Both poetry and art succeed in being forceful without being preachy and sweet without being saccharine.

UNDER THE CHRISTMAS TREE

Grimes (Talkin’ About Bessie, p. 1530, etc.) explores the Christmas season through a poetic prism, examining both positive and negative aspects of the holiday.

In 23 poems, most focusing on one African-American family, she explores traditions such as unpacking decorations, big holiday dinners, shopping trips, playing in the snow, and ice skating. Other poems sensitively examine giving to others and the place of Jesus in the season. Grimes works effectively in a wide variety of poetic formats, from haiku to free verse to traditional rhyme schemes, with many poems in the first-person voice of the little girl shown with her mother and siblings on the rather dark cover. Many of the illustrations from rising star Nelson (Please, Baby, Please, p. 1533, etc.) are set at night and use this same subdued, candlelit effect. In the most memorable spread, the dramatic poem “Christmas Eve” captures the excitement of the special church service with the congregation “slightly giddy / And primed / For miracles.” The powerful facing illustration shows the little girl’s candle being lit by her father, passing along the flame of faith to his child. The final poem reprises this sentiment in a gentle haiku describing an angel (her daddy) kissing his daughter good-night.

Both poetry and art succeed in being forceful without being preachy and sweet without being saccharine. (Poetry. 6-10)

Pub Date: Oct. 1, 2002

ISBN: 0-688-15999-0

Page Count: 32

Publisher: HarperCollins

Review Posted Online: May 20, 2010

Kirkus Reviews Issue: Nov. 1, 2002

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VISITING LANGSTON

A little girl is going with her daddy to visit the home of Langston Hughes. She too is a poet who writes about the loves of her life—her mommy and daddy, hip-hop, hopscotch, and double-dutch, but decidedly not kissing games. Langston is her inspiration because his poems make her “dreams run wild.” In simple, joyful verse Perdomo tells of this “Harlem girl” from “Harlem world” whose loving, supportive father tells her she is “Langston’s genius child.” The author’s own admiration for Hughes’s artistry and accomplishments is clearly felt in the voice of this glorious child. Langston’s spirit is a gentle presence throughout the description of his East 127th Street home and his method of composing his poetry sitting by the window. The presentation is stunning. Each section of the poem is part of a two-page spread. Text, in yellow, white, or black, is placed either within the illustrations or in large blocks of color along side them. The last page of text is a compilation of titles of Hughes’s poems printed in shades of gray in a myriad of fonts. Collier’s (Martin’s Big Words, 2001, etc.) brilliantly complex watercolor-and-collage illustrations provide the perfect visual complement to the work. From the glowing vitality of the little girl, to the vivid scenes of jazz-age Harlem, to the compelling portrait of Langston at work, to the reverential peak into Langston’s home, the viewer’s eye is constantly drawn to intriguing bits and pieces while never losing the sense of the whole. In this year of Langston Hughes’s centennial, this work does him great honor. (Poetry. 6-10)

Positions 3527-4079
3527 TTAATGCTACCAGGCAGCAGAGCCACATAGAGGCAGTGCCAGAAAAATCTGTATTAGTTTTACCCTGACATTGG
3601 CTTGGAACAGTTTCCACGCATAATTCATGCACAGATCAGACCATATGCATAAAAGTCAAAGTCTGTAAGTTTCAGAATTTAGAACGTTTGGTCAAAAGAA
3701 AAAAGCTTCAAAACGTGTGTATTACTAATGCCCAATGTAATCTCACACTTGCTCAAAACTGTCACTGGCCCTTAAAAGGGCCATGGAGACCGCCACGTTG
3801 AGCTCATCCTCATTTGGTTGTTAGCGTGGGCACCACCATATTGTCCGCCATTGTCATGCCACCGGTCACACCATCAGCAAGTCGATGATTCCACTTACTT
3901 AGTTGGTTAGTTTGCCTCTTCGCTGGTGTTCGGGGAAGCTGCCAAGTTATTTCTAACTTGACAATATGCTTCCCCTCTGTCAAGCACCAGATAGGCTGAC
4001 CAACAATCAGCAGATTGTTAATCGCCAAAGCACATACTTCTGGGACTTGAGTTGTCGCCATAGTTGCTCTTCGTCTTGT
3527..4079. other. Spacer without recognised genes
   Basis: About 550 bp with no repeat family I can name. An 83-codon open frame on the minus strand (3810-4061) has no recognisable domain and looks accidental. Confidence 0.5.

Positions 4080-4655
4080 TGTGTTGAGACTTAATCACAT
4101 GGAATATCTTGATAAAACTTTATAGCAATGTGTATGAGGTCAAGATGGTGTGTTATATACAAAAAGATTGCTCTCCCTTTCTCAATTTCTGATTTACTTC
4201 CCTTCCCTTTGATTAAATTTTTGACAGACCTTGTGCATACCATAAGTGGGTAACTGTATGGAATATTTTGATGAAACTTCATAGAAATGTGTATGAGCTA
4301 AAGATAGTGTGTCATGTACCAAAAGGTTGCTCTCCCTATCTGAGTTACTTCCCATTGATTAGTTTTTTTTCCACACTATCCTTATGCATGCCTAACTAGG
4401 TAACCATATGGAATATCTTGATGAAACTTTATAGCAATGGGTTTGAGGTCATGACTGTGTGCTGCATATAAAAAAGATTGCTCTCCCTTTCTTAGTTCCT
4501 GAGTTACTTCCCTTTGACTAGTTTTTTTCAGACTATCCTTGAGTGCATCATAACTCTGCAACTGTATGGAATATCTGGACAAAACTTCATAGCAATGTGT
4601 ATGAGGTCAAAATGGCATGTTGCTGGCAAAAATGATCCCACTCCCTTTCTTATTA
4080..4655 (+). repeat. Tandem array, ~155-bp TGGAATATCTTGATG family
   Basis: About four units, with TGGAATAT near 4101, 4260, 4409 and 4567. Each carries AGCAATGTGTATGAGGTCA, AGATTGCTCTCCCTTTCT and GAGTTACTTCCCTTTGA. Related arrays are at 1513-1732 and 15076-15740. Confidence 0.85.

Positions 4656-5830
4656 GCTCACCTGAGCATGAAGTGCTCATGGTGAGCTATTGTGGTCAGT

Pub Date: Feb. 1, 2001

ISBN: 0-8050-6744-2

Page Count: 32

Publisher: Henry Holt

Review Posted Online: May 20, 2010

Kirkus Reviews Issue: Feb. 1, 2002

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DINOSAURS GALORE!

A dozen familiar dinosaurs introduce themselves in verse in this uninspired, if colorful, new animal gallery from the authors of Commotion in the Ocean (2000). Smiling, usually toothily, and sporting an array of diamonds, lightning bolts, spikes and tiger stripes, the garishly colored dinosaurs make an eye-catching show, but their comments seldom measure up to their appearance: “I’m a swimming reptile, / I dive down in the sea. / And when I spot a yummy squid, / I eat it up with glee!” (“Ichthyosaurus”) Next to the likes of Kevin Crotty’s Dinosongs (2000), illustrated by Kurt Vargo, or Jack Prelutsky’s classic Tyrannosaurus Was A Beast (1988), illustrated by Arnold Lobel, there’s not much here to roar about. (Picture book/poetry. 7-9)

Pub Date: March 1, 2005

ISBN: 1-58925-044-3

Page Count: 32

Publisher: Tiger Tales

Review Posted Online: May 20, 2010

Kirkus Reviews Issue: March 1, 2005

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